As soon as you read BYOB, I bet you thought Ol’ Dutch had fallen off the wagon and was suggesting that you “Bring Your Own Booze” to some pending future social event. And that is what the acronym has meant probably since Jesus turned the water into wine as He only did that once leaving future weddings on the dry side unless someone snuck in a fifth.
These days with all the focus on “green consumerism," BYOB has taken on a whole new meaning. Now, wherever we seem to go there is a big ole sign up there making sure you B (bring) Y (your) O (own) B (bag.) The first time Ol' Dutch recalls having to have my own bag was at the grocery chain, Aldi’s. They had long been a kind of wholesale grocery and would leave boxes laying around the store for a person to use packing groceries purchased to the car.
They do offer bags for 10 cents apiece but if you have learned anything about Miss Trixie, there is no way in hell she is going to pay a dime for a bag, so we take our own.
With the recent carryout bag law, we are on the path of “no bags” all in the name of being good stewards of the land but looking at stores' track records on environmental sins, I have a feeling they really don't care about adding bags to the landfill. As more stores opt out of providing bags at checkout, Ol’ Dutch just cannot seem to get used to the idea so unless Miss Trixie remembers to bring bags in for me when I visit a store, I end up taking the cart all the way to the Jeep with my stuff.
Now I don't want it to seem like Ol’ Dutch does not care about the environment because I do, but it's the hypocrisy that the whole going green movement embraces that just galls me. Recently Miss Trixie and I were in The Big Box store and Ol’ Dutch was wandering around the aisles just looking at random stuff. The one thing I began to notice was that every item in that store was made of plastic of some kind.
I was walking past the toy section and the only way there could be more plastic in a section is if there were no aisles. Every package was not only wrapped in plastic but the toys inside were plastic. too. So I began to try and find something not made from or with plastic parts and to tell you the truth I really could not find much. Even a steel tool had a plastic handle.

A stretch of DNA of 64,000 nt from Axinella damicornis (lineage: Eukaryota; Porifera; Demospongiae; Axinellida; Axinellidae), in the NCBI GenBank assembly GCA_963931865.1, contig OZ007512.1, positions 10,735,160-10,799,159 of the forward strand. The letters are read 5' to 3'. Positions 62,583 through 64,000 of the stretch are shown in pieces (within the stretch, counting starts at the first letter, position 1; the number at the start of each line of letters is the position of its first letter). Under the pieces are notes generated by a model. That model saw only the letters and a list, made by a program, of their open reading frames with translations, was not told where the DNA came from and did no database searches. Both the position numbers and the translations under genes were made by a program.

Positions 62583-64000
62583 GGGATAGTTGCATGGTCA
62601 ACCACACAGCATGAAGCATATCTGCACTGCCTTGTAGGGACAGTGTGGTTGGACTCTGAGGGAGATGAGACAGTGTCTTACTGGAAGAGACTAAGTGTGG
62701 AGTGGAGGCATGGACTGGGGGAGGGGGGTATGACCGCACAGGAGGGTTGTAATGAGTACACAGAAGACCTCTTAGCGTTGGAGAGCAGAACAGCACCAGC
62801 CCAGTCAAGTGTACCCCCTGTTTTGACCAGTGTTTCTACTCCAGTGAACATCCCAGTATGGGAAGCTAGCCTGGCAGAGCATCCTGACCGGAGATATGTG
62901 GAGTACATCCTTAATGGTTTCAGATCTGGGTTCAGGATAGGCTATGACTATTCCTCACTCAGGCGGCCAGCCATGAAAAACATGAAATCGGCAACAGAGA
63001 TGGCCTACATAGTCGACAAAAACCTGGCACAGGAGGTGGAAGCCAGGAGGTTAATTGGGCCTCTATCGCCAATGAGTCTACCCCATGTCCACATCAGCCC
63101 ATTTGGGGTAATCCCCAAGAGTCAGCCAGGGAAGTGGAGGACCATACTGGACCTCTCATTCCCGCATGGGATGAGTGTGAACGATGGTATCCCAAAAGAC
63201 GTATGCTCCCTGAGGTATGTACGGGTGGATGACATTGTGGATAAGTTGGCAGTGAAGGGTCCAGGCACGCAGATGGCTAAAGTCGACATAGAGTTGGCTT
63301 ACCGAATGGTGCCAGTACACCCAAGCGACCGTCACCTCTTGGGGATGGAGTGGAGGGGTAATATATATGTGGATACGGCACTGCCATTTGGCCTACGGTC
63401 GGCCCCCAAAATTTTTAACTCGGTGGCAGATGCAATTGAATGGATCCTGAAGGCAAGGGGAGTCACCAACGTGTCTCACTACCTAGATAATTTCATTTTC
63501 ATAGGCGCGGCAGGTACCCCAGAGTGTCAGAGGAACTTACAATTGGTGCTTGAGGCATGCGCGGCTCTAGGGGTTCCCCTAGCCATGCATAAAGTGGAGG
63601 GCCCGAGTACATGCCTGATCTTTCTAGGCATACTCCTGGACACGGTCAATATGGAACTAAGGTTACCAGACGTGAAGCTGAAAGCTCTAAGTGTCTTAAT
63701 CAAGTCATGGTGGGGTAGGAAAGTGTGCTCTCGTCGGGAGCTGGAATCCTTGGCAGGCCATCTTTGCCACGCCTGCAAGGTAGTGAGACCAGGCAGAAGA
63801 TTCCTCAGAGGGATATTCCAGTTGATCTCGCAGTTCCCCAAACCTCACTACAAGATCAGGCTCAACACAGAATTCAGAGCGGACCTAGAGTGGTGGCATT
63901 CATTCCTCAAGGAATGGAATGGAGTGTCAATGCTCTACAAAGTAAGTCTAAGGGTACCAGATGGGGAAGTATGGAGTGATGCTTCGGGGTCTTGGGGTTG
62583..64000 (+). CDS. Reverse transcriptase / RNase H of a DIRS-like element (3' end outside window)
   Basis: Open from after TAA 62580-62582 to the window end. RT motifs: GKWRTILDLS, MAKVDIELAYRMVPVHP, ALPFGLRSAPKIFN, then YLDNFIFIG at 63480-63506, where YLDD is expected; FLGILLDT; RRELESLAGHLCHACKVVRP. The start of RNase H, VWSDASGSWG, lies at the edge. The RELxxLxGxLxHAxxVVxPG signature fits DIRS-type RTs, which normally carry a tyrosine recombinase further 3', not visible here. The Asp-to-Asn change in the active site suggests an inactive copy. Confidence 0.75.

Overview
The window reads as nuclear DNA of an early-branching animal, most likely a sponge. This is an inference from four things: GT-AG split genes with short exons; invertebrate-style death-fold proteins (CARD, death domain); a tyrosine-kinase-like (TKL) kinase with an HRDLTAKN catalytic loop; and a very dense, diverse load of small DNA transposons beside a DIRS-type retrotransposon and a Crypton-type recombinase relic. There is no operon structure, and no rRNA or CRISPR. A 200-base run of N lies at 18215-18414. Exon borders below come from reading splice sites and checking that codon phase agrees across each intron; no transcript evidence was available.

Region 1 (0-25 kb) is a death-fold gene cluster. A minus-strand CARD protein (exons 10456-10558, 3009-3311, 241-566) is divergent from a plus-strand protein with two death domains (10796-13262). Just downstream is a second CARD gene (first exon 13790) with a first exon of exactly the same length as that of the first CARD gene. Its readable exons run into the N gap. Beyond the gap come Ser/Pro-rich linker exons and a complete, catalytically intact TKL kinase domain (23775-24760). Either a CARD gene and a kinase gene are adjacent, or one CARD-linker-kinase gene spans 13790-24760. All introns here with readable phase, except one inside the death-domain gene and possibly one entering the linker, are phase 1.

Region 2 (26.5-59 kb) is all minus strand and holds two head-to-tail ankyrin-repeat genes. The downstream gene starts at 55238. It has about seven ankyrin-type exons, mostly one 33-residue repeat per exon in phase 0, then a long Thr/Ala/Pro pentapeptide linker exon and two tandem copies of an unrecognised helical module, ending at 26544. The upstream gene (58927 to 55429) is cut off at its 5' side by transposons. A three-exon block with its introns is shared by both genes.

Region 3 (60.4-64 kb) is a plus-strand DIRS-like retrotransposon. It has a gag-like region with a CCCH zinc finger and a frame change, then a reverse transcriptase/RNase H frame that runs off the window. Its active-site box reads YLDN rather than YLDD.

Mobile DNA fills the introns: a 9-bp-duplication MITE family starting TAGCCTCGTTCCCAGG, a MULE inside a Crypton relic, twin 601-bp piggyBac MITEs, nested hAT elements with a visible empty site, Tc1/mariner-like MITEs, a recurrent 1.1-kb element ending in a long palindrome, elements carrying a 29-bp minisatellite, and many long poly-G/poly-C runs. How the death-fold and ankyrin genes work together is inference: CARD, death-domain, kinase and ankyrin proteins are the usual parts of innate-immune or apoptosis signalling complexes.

Moving past all the household things I soon realized that pillows and plastic cups, mattresses and refrigerators, crockpots and spoons and food containers and soap dispensers all are derived from our number one important commodity, oil. And from oil comes plastics. Even the food had to have oil to be produced so it seems like there is not one thing I can think of that does not require the black gold in some form or another.
I was able to focus long enough to get the things I needed including wiper blades, two quarts of oil (oil in an oil-based container) a camo shirt, two shirts for grand-daughters and a few other things. As I stood there in line with the “BRING YOUR OWN BAG” sign glaring at me in the face, I looked around to the other shoppers' carts to see just what exactly they had. And yes, every item was created from or wrapped in plastic.
The absolute insanity of it all really struck home for some reason and I was reminded of the new fad of paper straws to eliminate the plastic one from going to the landfill. Of course, that same paper straw is in a plastic wrapper so what did we actually save?
But regardless of the seemingly ridiculous effort to eliminate plastics by removing flimsy bags from our daily life, we are hooked on every form of plastic imaginable. So don't forget your reusable bag, made from plastic of course, when you go to your local stores as they just can't let you carry home plastic in their plastic.